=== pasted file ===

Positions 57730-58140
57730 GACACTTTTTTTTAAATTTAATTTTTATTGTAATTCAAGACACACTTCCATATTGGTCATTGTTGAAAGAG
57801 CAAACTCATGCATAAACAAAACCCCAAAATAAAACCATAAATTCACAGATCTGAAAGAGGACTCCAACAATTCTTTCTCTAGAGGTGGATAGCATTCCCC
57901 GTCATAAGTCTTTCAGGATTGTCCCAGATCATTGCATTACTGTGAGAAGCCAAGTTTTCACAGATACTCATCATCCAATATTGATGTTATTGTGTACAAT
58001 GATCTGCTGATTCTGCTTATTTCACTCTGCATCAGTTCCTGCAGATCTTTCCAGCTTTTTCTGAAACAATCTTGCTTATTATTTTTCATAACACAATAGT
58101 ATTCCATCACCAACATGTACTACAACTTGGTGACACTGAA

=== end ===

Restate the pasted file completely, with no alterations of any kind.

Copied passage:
Positions 57730-58140
57730 GACACTTTTTTTTAAATTTAATTTTTATTGTAATTCAAGACACACTTCCATATTGGTCATTGTTGAAAGAG
57801 CAAACTCATGCATAAACAAAACCCCAAAATAAAACCATAAATTCACAGATCTGAAAGAGGACTCCAACAATTCTTTCTCTAGAGGTGGATAGCATTCCCC
57901 GTCATAAGTCTTTCAGGATTGTCCCAGATCATTGCATTACTGTGAGAAGCCAAGTTTTCACAGATACTCATCATCCAATATTGATGTTATTGTGTACAAT
58001 GATCTGCTGATTCTGCTTATTTCACTCTGCATCAGTTCCTGCAGATCTTTCCAGCTTTTTCTGAAACAATCTTGCTTATTATTTTTCATAACACAATAGT
58101 ATTCCATCACCAACATGTACTACAACTTGGTGACACTGAA